Business Law



Outdoor adventure is big business in many areas around the world.  Hikers, riders, hunters and anglers pay handsomely for guided trips to pursue their passions. One of the prime areas for outdoor adventuring in the United States is the Rocky Mountains. In the areas west of Aspen, guides lead fly fishing trips hiking or riding into the mountains and float trips down the rivers, seeking adventure and lots of trout (at $300-$600 per day). The area of the Frying Pan River and Roaring Fork River host several very competitive shops and guide services.  Anglers come from the US and many other countries to fish, spending thousands of dollars on trips and gear. (For some examples of what’s involved, see: You’ll see how important this kind of business is to the area’s economy.  For a sense of how much money anglers spend on gear, see: ).  Almost all the businesses were started by entrepreneurs with a passion for the outdoors.  Many grew up in the mountains, fishing, hunting, hiking, and camping.  Others gave up careers in the city to follow their dreams in the mountains. 

Eagle County Outfitters (ECO), Inc. is a successful guide service and fishing shop in Colorado, serving the Frying Pan and Roaring Fork river areas.  In 2010, it offered a full line of high-end fishing rods, reels, and flies, and provided guides for fishing trips on the famous Frying Pan, Roaring Fork, and Colorado rivers.  Rod Caster, one of the most famous fishermen in the area, started the business in 1983, and built it into a successful enterprise.  He owned 100% of the stock of the corporation.  He also held in his own name US Forest Service Permit SOG93, a guide permit that allowed him to operate guided trips on the Frying Pan and Roaring Fork Rivers through US Forest Service territory.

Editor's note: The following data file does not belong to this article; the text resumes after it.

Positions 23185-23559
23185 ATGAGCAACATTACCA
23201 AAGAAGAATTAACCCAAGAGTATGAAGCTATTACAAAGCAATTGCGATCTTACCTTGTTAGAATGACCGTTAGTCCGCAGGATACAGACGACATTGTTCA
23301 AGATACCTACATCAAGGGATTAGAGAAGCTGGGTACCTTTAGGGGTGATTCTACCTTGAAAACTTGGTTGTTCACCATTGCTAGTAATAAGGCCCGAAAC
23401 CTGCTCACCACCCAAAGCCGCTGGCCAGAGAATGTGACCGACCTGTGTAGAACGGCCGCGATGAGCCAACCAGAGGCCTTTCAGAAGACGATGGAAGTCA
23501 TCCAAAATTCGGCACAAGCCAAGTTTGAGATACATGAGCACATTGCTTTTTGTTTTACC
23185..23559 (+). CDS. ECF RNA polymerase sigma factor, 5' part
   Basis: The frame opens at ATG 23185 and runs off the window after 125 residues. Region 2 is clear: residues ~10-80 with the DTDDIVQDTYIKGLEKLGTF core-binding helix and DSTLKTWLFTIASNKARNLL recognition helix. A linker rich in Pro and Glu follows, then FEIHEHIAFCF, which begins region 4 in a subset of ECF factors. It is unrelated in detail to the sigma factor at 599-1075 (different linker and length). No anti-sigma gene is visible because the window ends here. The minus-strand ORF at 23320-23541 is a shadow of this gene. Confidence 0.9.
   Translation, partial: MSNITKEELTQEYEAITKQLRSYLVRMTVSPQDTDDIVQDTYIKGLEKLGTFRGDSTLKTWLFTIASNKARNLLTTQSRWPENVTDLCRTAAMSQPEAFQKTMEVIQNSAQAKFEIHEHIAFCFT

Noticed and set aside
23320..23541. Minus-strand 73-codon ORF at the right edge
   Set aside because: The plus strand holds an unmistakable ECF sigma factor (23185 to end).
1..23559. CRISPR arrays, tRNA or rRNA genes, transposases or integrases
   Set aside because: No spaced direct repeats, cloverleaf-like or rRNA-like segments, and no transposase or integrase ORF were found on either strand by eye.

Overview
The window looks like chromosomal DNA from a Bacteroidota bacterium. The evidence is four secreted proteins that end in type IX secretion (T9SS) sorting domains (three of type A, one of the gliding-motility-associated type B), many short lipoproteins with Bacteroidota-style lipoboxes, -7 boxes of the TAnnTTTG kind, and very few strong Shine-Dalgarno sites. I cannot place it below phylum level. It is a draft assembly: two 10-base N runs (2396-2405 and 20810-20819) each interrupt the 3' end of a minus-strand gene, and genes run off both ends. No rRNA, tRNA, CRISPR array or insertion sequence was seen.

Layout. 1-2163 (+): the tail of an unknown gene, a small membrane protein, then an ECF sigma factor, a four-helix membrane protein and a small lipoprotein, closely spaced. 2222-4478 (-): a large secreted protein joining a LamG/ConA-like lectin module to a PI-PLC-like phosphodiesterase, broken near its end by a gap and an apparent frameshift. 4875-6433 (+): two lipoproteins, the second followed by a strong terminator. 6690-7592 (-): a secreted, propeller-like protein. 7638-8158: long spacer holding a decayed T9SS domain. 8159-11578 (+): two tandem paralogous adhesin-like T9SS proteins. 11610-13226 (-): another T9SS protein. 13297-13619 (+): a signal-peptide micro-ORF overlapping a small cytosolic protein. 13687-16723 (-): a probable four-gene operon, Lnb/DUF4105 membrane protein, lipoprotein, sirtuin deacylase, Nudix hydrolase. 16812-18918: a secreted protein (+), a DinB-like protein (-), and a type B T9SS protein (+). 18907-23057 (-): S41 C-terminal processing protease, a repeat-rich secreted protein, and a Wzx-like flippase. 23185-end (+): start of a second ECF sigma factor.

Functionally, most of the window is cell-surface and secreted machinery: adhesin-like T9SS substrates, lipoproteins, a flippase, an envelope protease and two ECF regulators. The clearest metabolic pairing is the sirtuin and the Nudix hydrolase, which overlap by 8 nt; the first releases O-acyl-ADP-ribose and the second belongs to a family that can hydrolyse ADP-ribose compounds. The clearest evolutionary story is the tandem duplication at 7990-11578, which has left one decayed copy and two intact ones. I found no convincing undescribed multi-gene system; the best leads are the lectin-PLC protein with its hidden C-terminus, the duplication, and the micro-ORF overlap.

On December 23, 2010, Caster contracted with Robyn Wade to sell all his stock in ECO for $150,000, to be paid over eighteen months.  In addition, the agreement contained an employment agreement for Caster to continue working for ECO as a consultant for ten years, at an annual salary of $36,000. The agreement required Caster to hold the “Outfitting Licenses absolutely [for] the benefit of ECO, because the continued holding and availability of these licenses is integral to the ongoing viability of ECO.” This provision was included in the contract after Caster represented to Wade that permits and licenses could only be held in Caster’s name and could not be transferred to ECO.

PART ONE: Wade Jumps in with Both Feet-Litigation Follows.[1]

On April 1, 2011, Caster transferred and conveyed all ECO shares of stock to Wade. As of November 22, 2011, Wade had paid defendant $76,671.23 and $73,328.77 remained due on the purchase price. Wade began operating the business, and Caster worked for Wade, helping in the transition of ownership and operations of the business.

On November 23, 2011, the parties’ deteriorating relationship took a turn for the worse. Caster submitted an order for trout flies to Gunnison, Wade’s husband and ECO’s vice president. Gunnison responded in an e-mail to Caster, stating that the fly order appeared to be excessive. Caster e-mailed a reply: "You are on your own." Without receiving a response from Gunnison or Wade, Caster sent another e-mail later that day, providing in part:

I have been ordering flies from various manufacturers for twenty years and I know I have a better understanding of flies than you.  Look at the facts—Flies have been our largest sales for years.